This was the understanding that prevailed until the Eighties. People often suffered bouts of depression, particularly in response to setbacks in life, but such feelings were seen as normal. Depression was only a “disease” in cases where people stayed depressed for no apparent reason, and these were rare. Community surveys conducted in the Thirties and Forties in the United States found that fewer than one in a thousand adults suffered an episode of “clinical depression” each year. Among this group, most did not need to be hospitalised, and only a small minority became chronically ill.

These findings led experts at the National Institute of Mental Health (NIMH) in the Seventies to advise the public that depression was an episodic disorder, which would generally clear up on its own. Most depressive episodes, wrote Dean Schuyler, head of the depression section at the NIMH, “will run their course and terminate with virtually complete recovery without specific intervention”.

However, this understanding of depression was soon to disappear.

During the Seventies, leaders of the American Psychiatric Association (APA) worried that their field was in crisis. Critics argued that psychiatry functioned more as an agency of social control than as a medical discipline, that its diagnoses lacked validity, and that its brand of talk therapy, psychoanalysis, was no more effective than other therapies offered by psychologists and counsellors.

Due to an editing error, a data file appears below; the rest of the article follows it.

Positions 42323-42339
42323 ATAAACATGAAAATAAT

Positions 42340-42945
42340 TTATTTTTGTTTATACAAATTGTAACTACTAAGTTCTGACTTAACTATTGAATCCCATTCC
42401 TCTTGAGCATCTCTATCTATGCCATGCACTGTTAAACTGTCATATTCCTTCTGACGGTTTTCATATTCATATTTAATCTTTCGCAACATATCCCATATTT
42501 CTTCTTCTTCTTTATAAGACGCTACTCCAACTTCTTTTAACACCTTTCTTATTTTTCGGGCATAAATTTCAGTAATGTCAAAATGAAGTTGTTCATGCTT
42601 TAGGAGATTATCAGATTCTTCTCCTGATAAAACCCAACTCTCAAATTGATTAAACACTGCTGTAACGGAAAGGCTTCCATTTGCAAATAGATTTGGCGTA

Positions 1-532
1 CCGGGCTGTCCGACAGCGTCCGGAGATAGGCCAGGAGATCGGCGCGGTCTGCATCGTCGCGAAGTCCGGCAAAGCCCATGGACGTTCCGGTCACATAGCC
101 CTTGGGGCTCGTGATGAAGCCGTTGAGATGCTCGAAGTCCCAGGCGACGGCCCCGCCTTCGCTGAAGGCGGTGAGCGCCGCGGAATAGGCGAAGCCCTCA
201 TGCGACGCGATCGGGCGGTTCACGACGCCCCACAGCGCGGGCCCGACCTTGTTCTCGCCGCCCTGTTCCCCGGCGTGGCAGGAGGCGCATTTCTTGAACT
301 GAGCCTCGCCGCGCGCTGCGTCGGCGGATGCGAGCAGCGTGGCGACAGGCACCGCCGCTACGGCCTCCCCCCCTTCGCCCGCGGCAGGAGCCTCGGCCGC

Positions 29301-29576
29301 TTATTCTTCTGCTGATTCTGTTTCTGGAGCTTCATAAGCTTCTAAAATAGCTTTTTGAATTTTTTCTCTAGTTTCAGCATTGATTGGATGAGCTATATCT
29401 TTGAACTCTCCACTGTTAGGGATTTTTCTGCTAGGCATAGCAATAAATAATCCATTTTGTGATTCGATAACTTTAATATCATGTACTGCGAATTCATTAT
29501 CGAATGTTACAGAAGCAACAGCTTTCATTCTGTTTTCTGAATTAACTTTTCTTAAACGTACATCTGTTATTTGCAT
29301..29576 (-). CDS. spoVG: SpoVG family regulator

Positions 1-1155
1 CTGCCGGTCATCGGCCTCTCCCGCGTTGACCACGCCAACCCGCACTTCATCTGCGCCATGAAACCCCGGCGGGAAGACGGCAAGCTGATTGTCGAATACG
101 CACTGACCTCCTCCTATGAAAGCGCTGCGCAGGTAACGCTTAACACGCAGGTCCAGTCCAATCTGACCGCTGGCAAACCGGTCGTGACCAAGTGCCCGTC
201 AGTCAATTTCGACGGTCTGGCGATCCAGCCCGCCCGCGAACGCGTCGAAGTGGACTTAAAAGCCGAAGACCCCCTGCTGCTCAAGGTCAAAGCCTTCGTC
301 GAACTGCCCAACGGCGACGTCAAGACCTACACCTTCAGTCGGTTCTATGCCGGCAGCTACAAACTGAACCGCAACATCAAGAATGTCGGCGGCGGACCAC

In response, American psychiatry decided to rebrand itself. The public needed to understand that psychiatrists were medical doctors who cared for patients with real diseases. Not only would this rebranding improve psychiatry’s public image, but it would also give psychiatrists a privileged place in the therapeutic marketplace. They had the power to prescribe drugs, while psychologists and counsellors did not.

The APA, when it published the third edition of its Diagnostic and Statistical Manual in 1980, reconceptualised psychiatric disorders as diseases of the brain. The age-old distinction between ordinary depressive episodes and “clinical depression” was dropped, and both were lumped together as a single “disease”. Nancy Andreasen, future editor of the American Journal of Psychiatry, set forth tenets of this new psychiatry in her 1984 book, The Broken Brain. “The major psychiatric illnesses are diseases,” she wrote. “They should be considered medical illnesses just as diabetes, heart disease and cancer are.” With this understanding in mind, the APA quickly set out to market its new model of depression to the public.